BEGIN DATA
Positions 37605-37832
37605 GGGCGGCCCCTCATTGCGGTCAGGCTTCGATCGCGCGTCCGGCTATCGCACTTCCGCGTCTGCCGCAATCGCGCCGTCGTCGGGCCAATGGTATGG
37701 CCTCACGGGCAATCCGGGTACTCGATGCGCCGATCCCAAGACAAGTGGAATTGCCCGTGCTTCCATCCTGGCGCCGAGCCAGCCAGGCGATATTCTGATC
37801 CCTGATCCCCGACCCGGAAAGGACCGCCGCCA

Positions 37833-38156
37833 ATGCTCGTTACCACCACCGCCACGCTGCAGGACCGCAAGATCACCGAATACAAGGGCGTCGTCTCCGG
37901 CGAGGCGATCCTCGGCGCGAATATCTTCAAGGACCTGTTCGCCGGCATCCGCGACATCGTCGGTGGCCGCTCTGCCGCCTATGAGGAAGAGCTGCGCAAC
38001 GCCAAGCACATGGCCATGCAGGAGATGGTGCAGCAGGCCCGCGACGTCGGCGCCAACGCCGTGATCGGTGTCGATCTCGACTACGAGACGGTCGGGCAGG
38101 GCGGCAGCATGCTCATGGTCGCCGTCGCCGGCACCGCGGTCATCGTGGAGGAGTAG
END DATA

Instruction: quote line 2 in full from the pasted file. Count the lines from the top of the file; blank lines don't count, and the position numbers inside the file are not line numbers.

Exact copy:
37605 GGGCGGCCCCTCATTGCGGTCAGGCTTCGATCGCGCGTCCGGCTATCGCACTTCCGCGTCTGCCGCAATCGCGCCGTCGTCGGGCCAATGGTATGG